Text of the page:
Skip to Content

Life Swing State

In Florida, rising sea levels don’t always mean a Blue Wave

The split politics of the University of Florida tell us how the state might swing

October 28, 2018

1:42 PM

28 October 2018

1:42 PM

Sprawled across the Young Americans for Freedom table, at the University of Florida, are pins and stickers reading, ‘I survived 4 years of liberal indoctrination,’ ‘Buckley, Reagan, Goldwater,’ as well as books like Riding with Reagan. It’s a window display of righteous conservatism, the ghosts of Republicans past.

Florida is the South, but stubbornly purple. The most populated areas of Florida are blue, the rest of the state red. Miami is sometimes referred to as New York South – Dade-County, for example, has gone blue in presidential elections since 1996. And in Gainesville, the presence of a large university mitigates strong Republican sentiments, despite the efforts of some young activists.

Tiny margins decide elections here – think Bush v. Gore. Our gubernatorial election looks a lot like what the 2016 Presidential Election would have been, had Bernie Sanders won the Democratic nomination. Andrew Gillum is endorsed by Sanders; Ron DeSantis by Trump. Both candidates have pinned their colours to the masts of their endorsers. YAF member Dylan Finucan finds that disconcerting.

He said, ‘I begrudgingly voted for Ron DeSantis…I didn’t like seeing the commercial with him going “build the wall”… I was very upset at that.’ But the alternative was Gillum, and Finucan could not endorse such a progressive.

Gillum’s platform includes Medicare for All, opposition to the gun lobby, and a billion-dollar transfer from corporations to public schools. DeSantis’s favoured topics are the environment: he says he is ‘not a global warming person.’ He says he is pro-healthcare and expanding ‘patient choices’. He vehemently opposes the expansion of Medicaid.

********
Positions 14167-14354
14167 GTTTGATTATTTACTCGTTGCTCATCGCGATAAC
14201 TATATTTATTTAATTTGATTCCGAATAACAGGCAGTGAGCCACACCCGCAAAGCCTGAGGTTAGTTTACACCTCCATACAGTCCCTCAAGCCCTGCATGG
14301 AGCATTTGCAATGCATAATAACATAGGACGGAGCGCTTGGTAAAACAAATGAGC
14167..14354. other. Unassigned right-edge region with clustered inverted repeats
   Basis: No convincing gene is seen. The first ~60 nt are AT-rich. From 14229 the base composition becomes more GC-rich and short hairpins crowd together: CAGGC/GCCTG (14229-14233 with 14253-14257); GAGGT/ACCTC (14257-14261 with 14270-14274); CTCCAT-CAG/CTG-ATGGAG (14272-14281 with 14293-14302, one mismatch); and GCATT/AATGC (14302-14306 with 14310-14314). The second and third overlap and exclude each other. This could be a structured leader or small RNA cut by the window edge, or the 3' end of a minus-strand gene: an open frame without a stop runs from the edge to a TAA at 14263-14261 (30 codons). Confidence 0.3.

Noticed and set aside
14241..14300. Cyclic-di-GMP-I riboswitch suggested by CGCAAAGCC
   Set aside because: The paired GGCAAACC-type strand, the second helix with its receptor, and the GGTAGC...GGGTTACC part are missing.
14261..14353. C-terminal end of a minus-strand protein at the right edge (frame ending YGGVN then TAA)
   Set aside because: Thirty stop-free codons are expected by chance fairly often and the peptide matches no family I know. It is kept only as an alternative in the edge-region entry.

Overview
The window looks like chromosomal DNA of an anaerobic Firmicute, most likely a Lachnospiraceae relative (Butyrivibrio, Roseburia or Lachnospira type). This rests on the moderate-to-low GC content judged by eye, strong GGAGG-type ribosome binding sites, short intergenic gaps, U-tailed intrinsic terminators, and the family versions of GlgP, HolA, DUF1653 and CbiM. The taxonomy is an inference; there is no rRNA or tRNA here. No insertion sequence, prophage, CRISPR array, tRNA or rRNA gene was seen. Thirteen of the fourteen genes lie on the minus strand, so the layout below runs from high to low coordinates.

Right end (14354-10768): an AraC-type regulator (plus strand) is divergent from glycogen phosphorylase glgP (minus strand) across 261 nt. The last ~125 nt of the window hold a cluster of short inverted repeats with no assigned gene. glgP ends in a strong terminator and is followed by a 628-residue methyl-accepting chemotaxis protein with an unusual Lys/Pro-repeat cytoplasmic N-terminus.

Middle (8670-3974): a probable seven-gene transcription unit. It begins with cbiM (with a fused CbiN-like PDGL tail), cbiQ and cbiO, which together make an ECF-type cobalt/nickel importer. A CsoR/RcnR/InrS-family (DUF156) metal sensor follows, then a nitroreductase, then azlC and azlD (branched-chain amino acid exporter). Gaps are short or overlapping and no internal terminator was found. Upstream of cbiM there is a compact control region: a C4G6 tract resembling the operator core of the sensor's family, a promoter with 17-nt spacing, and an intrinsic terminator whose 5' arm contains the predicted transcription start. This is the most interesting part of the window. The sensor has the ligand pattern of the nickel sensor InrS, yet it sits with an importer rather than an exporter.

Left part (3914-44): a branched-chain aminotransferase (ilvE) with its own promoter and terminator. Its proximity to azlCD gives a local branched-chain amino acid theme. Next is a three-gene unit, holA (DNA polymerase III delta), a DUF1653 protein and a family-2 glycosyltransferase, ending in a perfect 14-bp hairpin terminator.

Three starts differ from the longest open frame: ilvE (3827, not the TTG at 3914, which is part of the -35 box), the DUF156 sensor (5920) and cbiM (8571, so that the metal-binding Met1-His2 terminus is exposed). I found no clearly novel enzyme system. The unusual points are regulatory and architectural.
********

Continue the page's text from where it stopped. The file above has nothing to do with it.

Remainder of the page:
Racial politics dominated the final debate. For Gillum, the first Black nominee for Florida Governor, whose brother was arrested on drug charges, reforming the criminal justice system is a major priority. ‘If felons don’t have the opportunity to make a living for themselves, you sometimes have people reoffending,’ Gillum said. Right now, 1.7 million are disenfranchised due to previous convictions.

The students I talk to are concerned with Amendment 4, which would restore voting rights for felons. John Etienne, 20 and Political Director of the College Democrats, said, ‘Amendment 4 and Amendment 11,’ which deletes the Savings Clause that prohibits the legislature from applying a lighter sentence after a crime has been committed, ‘are taking steps to correct the Florida criminal justice system, which is the absolute worst in the United States.’ Etienne believes current practices have reduced felons to second class citizens, suppressing a huge amount of the electorate.

At the Gillum rally at the University of Florida on Friday, he told students: ‘We’re experiencing a very dark hour,’ he told students. ‘We’re not able to have a civil discourse anymore.’ He joked that Trump and other top Republicans are mobilising to Florida to rally for DeSantis because he cannot do the job himself.

andrew gillum university of florida

Andrew Gillum is swarmed by students and press at the University of Florida. Credit: Alexandra Lampner

In the Senate race, Republican Governor Rick Scott opposes incumbent Democrat Senator and UF alumnus Bill Nelson. Scott’s position on climate change is concerning to Florida voters, who are now less sceptical about climate change because they have plenty of firsthand experience of extreme weather.

And Republicans may feel more comfortable voting for Nelson than they would another Democrat. During the 115th Congress, Nelson was 93 per cent more conservative than his Democratic counterparts.

Finucan, whose father’s job relies on the seasonal coming of snowbirds, cast his vote for Nelson.

‘It took me a long time in the voting booth because I was torn,’ he said. ‘I saved senate for last, and I voted for Bill Nelson. Florida’s economy is heavily based on tourism…if there’s red tide going on in the Gulf of Mexico…our family income suffers.’

In the aftermath of Hurricane Michael on the west coast of Florida, family businesses that took generations to build, historic canopy roads, lagoons and waterfront ecosystems are gone. Help is scarcely found on the Forgotten Coast. Angelica Krehl 20, is from a small island off the coast of Tallahassee.

‘Parents are bouncing from insurance companies, to Red Cross, to Salvation Army, while babies and pups wait with Memaw and Papaw in the powerless, potty-less, car-attached trailers,’ she said. ‘Parents return with the same sorry message of “we can’t help you.”’ Krehl’s point: the next Governor can help those people, and voters might be desperate enough to eschew with their usual affiliations.

In this most crucial swing state, more than 1.4 million people have already cast early ballots. In the meantime, Trump will arrive in Florida quietly concerned about the Blue Wave – he might just get caught in a riptide.


Sign up to receive a weekly summary of the best of Spectator USA


Show comments
Close